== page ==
Throughout the pandemic we have been keeping track of museums opening and those closing permanently, or without clear plans for future reopening. We last reported on closures in May 2021, and openings in October 2021. This blog adds to those reports and includes closures and openings that took place between 2020–22. A further ten museums have closed, and we have recorded fifteen new museums opening.
Of the ten closures since our last report, three were local authority museums. The Museum at the Mill in Newtonabbey closed in 2020, having been open since 2010, and enquiries so far have not yielded any information about the circumstances of its closure. Do let us know if you have any information. In 2021, Baysgarth House in Barton-upon-Humber closed. Open since 1981, the museum was shut pending redevelopment after management was returned to the local authority, so this closure may turn out to be temporary. And earlier this year, Eastleigh Museum in Hampshire closed. Management of the museum was devolved in 2014 to Hampshire Cultural Trust and One Community, a local health and wellbeing charity. The museum was staffed by volunteers from One Community and served as an access point for their outreach services. The charity relocated their services and Hampshire Cultural Trust stated that the museum generated insufficient revenue to make it possible for them to keep it open.
A further seven independent museums also closed in this period. The Museum of Army Music, formerly in Twickenham, closed in early 2020 and is now in storage in Chatham until a new location can be found. In July 2020, the Hall at Abbey-cwm-Hir in Wales closed due to the financial impact of the Covid-19 pandemic, with no plans to reopen. The date of two other closures is somewhat uncertain, but it seems likely that the Shire Horse Farm and Carriage Museum in Redruth closed in 2020, and the Mechanical Memories Museum in Brighton closed sometime between 2020 and 2021. Two other independent museums have closed in 2022. Flame Gasworks Museum in Carrickfergus shut due to what the management described as operational and financial constraints, and Hull People’s Memorial Museum cited similar but more specific reasons for their closure. These included increasing costs, reduced donations from visitors, and an increased difficulty for volunteers of parking near the museum.
These ten closures bring the current total of closures in 2020–22 to nineteen. Just two of those closures are known to be a direct result of the pandemic.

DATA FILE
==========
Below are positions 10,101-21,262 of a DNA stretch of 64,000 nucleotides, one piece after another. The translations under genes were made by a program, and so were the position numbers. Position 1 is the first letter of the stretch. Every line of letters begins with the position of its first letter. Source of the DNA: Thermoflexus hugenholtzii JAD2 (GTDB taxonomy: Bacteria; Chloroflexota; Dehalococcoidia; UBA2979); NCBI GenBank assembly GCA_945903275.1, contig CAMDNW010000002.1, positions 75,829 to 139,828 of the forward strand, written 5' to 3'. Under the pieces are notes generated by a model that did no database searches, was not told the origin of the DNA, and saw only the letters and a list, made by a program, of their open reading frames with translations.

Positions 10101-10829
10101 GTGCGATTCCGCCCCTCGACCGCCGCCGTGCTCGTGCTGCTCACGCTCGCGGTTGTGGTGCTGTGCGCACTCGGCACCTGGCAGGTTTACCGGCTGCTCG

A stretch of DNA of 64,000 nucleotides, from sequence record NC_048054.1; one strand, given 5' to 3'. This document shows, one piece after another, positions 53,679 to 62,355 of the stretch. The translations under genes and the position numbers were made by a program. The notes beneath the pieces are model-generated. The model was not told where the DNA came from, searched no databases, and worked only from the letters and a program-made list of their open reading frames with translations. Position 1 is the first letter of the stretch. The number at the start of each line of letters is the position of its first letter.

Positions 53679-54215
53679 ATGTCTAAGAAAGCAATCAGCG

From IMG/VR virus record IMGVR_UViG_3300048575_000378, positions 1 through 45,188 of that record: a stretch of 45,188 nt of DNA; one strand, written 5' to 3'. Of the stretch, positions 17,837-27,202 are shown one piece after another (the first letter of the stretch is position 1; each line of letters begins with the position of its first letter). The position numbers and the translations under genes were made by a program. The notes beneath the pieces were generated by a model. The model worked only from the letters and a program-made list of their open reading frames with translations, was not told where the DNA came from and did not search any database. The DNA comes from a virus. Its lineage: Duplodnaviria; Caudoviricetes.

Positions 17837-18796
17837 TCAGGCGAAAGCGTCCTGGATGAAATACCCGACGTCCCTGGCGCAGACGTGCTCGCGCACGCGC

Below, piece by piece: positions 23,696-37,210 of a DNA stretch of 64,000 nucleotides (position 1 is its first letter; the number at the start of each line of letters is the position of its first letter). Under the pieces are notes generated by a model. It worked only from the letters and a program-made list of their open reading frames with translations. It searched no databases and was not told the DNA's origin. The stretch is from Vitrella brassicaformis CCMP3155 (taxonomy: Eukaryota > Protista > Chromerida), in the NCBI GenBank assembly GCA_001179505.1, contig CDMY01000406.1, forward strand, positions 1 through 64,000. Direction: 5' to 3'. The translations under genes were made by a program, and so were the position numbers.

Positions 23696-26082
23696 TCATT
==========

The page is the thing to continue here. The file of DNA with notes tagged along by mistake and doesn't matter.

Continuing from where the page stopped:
All fifteen new museums recorded here are independent, three of them private and the remainder not-for-profit. The latter group includes Grimsay Boat Haven and Grimsay Archive, which opened in 2020. Based on the Isle of North Uist, it preserves the maritime heritage of the Western Isles including five Stewart boats in a large shelter. Also on a nautical theme is the New Coracle Shed in Coalbrookdale, which is dedicated to the history of coracles in the Severn Gorge and opened in 2021. The same year, Redditch in the West Midlands gained its third museum with the opening of Redditch Local History Museum, which has also initiated an archive as part of its work to record the history of the town. The last not-for-profit museum to open in 2021 was the Spanish Gallery in Bishop Auckland. The gallery displays a number of paintings from the Spanish Golden Age and is the latest venture in the larger Auckland Project (the project was featured in the recent Radio 4 series The Museums That Make Us).
A further eight not-for-profit museums opened in 2022. These included Glasgow Royal Infirmary Museum, which illustrates the hospital’s contribution to medicine. Kent Mining Museum is concerned with the history of the Kent coalfield and is built on the site of the former Betteshanger colliery. The UK’s first museum dedicated to the LGBTQ+ community, Queer Britain, opened in London’s Kings Cross in May and was the culmination of four years of events and pop-up exhibitions. A short walk away is Somers Town Museum, which focusses on the history of its local area near Euston station and also serves as a community space. In Scotland, The Battle of Prestonpans Museum and Jacobite Heritage Centre commemorates the eponymous battle that took place in 1745. In the West Midlands, Stourbridge Glass Museum celebrates the town’s glassmaking heritage. The Barn Theatre and Museum near Hastings is home to a collection of toys, puppets, and theatre sets dating from the eighteenth century to the present. And in August 2022, the Yorkshire Natural History Museum opened in Sheffield.
The three private museums include another on a nautical theme, Margate’s Crab Museum, which opened in 2021. The same year another local history museum opened, in Harwich, Essex. Displays include memorabilia from the popular 1980s TV show Hi-de-Hi!, which was filmed at a holiday camp nearby. On a more literary theme is Mary Shelley’s House of Frankenstein in Bath. The author lived in the city for a time and the museum is dedicated to Shelley and her famous creation.
These fifteen new museums join the fourteen openings in 2020–21 recorded in our previous blog on new museums in the pandemic. As mentioned in that blog, we did not anticipate so many new museums and expected instead to be recording more closures. With nineteen closures recorded altogether so far and twenty-nine openings, the sector has grown slightly during the pandemic. Could this be a sign of resilience, or might we record more closures before the end of 2022?